Take a virtual walk around the Gunby Gardens
From sheltered walled corners, wildflower areas and sweeping lawns, the Gunby gardens offer something of interest whatever the season.
There is no prescribed ‘tour’ of Gunby’s gardens, but you may like to start through the white gate at the north east corner of the house.
Arriving onto the lawn under the ancient cedar of Lebanon, you'll come to the the pergola garden, where you'll see a pair of lead urns filled with pelargoniums. These lead to a brick arch which takes you to the pergola beyond. This is in a series of simple supports over which apple trees are tightly pruned. Some of the many varieties are ‘James Grieve’ and ‘Kings Acre Pippin’ dating back to a list compiled in 1944.
The walled compartment surrounding the pergolas, contains the cutting border, a rose garden, the yellow border and a herb garden. To the left the herbs (over 80 of them) have been re-arranged around a central stone trough. Both culinary and medicinal varieties would have been used in a country house of the scale of Gunby.
The roses to the right include yellows and oranges Chinatown, Arthur Bell and Graham Stuart Thomas with reds Frensham, Wilhelm and Orange Triumph.
The little box edged lawn with its central sundial was probably laid out around 1900 by Margaret Massingberd, who also brought the little blue domed seat from elsewhere in the gardens as part of her re-planning of this area. Honeysuckle is planted on either side of the seat and frames the view of the mixed herbaceous border on the other side of the lawn.
Continue to the cutting borders that run down to the greenhouses either side of the pergola. Here the flowers are grown that are used for many of the flower arrangements in the house. The square brick building nearby is the dovecote. This is as old as the house (possibly older) and houses its resident flock of white doves, see if you can spot htem flying overhead.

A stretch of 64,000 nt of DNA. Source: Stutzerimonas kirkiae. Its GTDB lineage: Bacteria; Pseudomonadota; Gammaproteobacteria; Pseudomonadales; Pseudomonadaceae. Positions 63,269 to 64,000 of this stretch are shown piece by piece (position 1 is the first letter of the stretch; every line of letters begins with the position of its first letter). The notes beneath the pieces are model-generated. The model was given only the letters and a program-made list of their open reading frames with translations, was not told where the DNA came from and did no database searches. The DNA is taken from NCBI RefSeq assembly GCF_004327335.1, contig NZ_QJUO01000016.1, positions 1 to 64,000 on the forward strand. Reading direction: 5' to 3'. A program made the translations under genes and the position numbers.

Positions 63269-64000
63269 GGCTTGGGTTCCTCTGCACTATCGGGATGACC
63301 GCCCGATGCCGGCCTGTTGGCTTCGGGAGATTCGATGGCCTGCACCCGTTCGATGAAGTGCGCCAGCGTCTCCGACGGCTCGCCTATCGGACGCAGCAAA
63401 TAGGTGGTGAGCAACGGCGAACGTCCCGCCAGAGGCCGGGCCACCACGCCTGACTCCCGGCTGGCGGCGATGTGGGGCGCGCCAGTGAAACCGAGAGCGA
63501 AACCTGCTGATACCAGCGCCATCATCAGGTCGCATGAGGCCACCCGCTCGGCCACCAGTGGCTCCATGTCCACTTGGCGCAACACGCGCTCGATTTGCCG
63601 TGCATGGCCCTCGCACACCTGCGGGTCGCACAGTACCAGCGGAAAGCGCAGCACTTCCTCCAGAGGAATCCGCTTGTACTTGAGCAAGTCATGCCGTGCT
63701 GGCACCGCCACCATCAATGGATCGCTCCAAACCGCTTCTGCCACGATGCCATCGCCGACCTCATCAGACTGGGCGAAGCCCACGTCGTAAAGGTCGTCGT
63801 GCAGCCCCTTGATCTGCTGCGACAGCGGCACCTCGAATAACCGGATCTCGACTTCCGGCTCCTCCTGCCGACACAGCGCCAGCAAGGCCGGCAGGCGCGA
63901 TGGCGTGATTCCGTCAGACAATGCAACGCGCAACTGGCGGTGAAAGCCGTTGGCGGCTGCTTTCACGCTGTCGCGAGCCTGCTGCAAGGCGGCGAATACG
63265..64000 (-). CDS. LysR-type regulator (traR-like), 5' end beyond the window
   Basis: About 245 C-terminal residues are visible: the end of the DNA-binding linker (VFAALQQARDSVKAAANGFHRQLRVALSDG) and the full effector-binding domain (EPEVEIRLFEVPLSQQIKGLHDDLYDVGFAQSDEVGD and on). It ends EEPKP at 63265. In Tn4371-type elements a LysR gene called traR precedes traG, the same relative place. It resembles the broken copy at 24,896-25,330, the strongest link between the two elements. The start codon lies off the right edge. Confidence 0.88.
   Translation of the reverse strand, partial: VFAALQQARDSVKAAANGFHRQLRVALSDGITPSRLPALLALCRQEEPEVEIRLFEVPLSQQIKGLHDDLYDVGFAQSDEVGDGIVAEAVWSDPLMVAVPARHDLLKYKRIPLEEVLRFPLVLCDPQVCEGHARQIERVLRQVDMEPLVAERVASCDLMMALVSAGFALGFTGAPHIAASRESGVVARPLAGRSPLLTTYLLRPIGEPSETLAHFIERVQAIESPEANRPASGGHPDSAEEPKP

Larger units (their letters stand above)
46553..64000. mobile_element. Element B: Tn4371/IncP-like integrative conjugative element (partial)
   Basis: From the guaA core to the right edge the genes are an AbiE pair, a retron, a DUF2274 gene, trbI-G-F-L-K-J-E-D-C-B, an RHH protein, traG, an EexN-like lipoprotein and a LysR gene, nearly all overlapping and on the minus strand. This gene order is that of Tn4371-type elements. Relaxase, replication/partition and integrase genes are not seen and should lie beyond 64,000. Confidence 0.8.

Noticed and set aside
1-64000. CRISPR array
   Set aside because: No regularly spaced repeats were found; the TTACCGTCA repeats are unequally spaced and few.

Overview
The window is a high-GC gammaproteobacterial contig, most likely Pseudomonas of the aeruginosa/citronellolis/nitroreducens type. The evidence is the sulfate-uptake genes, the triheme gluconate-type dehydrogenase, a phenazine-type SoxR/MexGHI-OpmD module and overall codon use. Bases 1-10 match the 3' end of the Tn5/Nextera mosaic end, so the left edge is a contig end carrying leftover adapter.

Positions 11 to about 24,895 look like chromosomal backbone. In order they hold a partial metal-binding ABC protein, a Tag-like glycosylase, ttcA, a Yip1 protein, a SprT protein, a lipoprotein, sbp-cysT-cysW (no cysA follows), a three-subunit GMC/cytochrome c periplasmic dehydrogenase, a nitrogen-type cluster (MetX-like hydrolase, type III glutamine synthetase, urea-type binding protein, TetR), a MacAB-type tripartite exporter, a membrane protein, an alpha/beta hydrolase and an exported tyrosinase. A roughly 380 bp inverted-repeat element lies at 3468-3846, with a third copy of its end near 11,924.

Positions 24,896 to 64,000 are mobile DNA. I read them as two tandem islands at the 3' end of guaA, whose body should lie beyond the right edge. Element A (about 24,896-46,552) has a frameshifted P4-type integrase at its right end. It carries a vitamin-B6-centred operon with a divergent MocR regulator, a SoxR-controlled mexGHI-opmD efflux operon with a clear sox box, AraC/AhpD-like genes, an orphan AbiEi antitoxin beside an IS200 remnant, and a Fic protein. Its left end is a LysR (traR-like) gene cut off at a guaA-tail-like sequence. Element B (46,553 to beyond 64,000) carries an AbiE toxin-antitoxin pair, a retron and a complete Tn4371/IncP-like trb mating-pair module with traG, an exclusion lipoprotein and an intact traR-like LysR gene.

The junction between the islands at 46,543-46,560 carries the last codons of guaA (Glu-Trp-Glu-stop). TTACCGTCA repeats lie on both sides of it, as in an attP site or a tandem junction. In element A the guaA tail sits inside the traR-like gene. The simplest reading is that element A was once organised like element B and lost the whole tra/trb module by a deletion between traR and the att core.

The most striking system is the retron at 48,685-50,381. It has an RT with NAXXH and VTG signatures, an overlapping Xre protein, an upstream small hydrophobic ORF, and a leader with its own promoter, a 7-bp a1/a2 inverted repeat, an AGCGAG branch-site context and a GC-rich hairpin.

The gardening team can often be found near the Gunby greenhouse and potting shed, preparing and propagating plants for the season ahead. Gunby's garden cats are likely to be snoozing nearby, enjoying a catnap in the sun.
The Yellow Border is a double herbaceous border featuring unusual plants such as Buphthalmum speciosum, a large-headed yellow daisy, Achillea ‘Cloth of Gold’ and Ligularia clivorum ‘Desdemona’, another daisy, but orange this time with leaves tinted with purple. At the end, the arched gateway on the left leads past Kipling’s couplet, immortalised in stone, into the kitchen garden.
" Our England is a garden, and such gardens are not made by singing, ‘O! How beautiful!' and sitting in the shade"
It appears that of all the areas of the gardens at Gunby, the kitchen garden has altered least in appearance and usage over time. Paths divide the garden in four main compartments and the linking perimeter path are all recorded in Peregrine Massingberd’s plan of 1806. In the heyday of the gardens then and ever since the four compartments and wall beds have been in vegetable production. A list, dated 1806, recorded fruit trees on the garden walls, which included: White Magdalen peach, brown fig, Chaumontelle pear, Temple Nectrine, Nutmeg Peach and Breda Apricot .